Why Black History Month Is More Than a Page on the Calendar
There are several ways to recognize Black History Month—from re-examining the contributions of Black Americans to purchasing items from minority-owned businesses. Tracy T. Williams-Cardo – Lead Talent Development Consultant at Lumen Technologies and a member of the Florida chapter for Alliance of Black Technology Professionals (ABTP), the Black employee resource group (ERG) at Lumen – sees an opportunity to transform a single month into something meaningful and personal.
“Black History Month isn’t just 28 days on a calendar or a momentary reaction to the change Black Lives Matter catalyzed last year,” she said. “It’s a mindset that encourages everyone to respect the dignity of human life, despite things like skin color, religion, or cultural background.”
A focus on families
The US has celebrated Black History Month since 1976 when President Gerald Ford called on Americans to “seize the opportunity to honor the too-often neglected accomplishments of Black Americans in every area of endeavor throughout our history.” The Association for the Study of African American Life and History sets the month’s theme each year. This year is the “Black Family: Representation, Identity & Diversity,” focusing on the great diversity among Black families nationwide and how damaging racial stereotypes may be.
Lumen Activation Tech and Florida chapter’s Vice Chair of ABTP Edrick Francis is taking the focus on family to heart.
“This month is a time to reflect with my wife and young sons on the different figures in the Black community who caused change,” he said. “I want them to know and connect with their culture and know their community’s influence on the world.”
The people of Lumen also take a creative approach to building momentum in their communities and helping each other learn. “During Black History Month, I’m super intentional with my shopping or social platform engagement. I search on Etsy or my Instagram to support small business brands,” explained Williams-Cardo. “I also love podcasts and am a bit of a nerd – my current top three podcasts featuring strong Black women include Professional Troublemaker, The Great Girlfriends, and The Memo.”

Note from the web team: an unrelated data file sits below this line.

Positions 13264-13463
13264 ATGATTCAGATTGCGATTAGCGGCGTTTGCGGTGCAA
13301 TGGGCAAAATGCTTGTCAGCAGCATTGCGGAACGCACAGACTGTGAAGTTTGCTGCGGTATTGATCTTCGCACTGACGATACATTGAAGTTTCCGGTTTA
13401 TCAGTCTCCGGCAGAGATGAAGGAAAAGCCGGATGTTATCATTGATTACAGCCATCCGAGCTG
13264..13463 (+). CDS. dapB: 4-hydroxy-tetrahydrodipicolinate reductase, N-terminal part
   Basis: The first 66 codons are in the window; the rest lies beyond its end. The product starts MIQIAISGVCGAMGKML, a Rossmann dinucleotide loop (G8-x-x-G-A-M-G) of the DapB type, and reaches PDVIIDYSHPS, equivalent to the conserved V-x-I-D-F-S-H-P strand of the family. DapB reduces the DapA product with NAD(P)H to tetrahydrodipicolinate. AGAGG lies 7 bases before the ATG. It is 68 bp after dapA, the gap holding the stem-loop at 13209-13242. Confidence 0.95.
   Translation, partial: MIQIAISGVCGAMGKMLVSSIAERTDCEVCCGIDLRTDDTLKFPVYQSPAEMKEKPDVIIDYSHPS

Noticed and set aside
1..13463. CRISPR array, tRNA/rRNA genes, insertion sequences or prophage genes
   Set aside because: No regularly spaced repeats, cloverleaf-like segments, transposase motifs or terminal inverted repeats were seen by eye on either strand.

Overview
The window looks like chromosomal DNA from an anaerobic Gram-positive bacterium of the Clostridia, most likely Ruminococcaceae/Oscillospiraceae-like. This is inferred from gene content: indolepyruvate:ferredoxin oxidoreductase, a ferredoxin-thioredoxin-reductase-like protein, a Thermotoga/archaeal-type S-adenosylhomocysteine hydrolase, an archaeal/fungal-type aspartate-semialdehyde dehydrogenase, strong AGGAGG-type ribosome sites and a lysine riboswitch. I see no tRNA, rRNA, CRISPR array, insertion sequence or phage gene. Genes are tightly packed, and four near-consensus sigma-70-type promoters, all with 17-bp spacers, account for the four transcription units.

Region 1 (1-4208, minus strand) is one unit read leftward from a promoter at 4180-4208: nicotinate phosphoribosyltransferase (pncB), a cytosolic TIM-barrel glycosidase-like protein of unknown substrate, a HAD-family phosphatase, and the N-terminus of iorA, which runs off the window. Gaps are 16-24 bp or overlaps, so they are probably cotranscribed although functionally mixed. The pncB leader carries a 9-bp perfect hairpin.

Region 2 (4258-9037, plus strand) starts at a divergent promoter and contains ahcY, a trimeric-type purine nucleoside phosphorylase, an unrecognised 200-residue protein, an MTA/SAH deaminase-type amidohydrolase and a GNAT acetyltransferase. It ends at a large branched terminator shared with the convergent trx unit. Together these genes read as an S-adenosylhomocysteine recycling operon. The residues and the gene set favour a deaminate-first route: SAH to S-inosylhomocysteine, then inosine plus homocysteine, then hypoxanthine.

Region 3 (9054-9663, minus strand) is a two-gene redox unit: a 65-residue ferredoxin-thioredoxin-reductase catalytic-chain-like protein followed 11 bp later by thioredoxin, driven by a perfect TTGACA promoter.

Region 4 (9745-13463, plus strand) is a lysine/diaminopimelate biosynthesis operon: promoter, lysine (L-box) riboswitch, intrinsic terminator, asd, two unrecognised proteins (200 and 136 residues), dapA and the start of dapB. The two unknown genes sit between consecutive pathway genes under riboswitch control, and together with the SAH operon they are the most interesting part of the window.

A time for celebration and recognition
Lumen has a lot on its plate to celebrate for Black History Month. ABTP is hosting both a discussion with Lumen leaders about diverse career experiences, as well as a discussion with Dr. Keith Mayes of the University of Minnesota. Dr. Mayes will hold an engaging conversation to help reveal and explore Black History Month’s significance. Other ERGs have empathy and belonging discussions on the calendar during February, with an eye toward how to be inclusive as a team and as a company.
“I’m really heartened by the steps Lumen has taken to really listen to Black voices in the workplace,” said Francis. “Supervisors and leaders who don’t identify as Black are taking time to attend our ABTP meetings and listen to our concerns, which they don’t have to do. Black employees are not sitting on the sidelines – we’re shaping how our company works.”
“Lumen does a lot of things right that we should do a better job of publicizing, honestly,” added Williams-Cardo. “Lumen has outstanding conversations within our ERGs that could benefit the community at large. Sharing our ERGs’ insights may also encourage more collaboration and participation throughout the company -- maybe have a space dedicated for 5-10 minutes during an organization’s all hands meeting to get the ball rolling.”
To learn more about Black History Month, visit https://asalh.org
To see Chief Diversity and Inclusion Officer at Lumen India Sylvester’s op-ed “Black History Month: We Can and Must Do Better,” please visit https://news.lumen.com/bhm-lumen-india-sylvester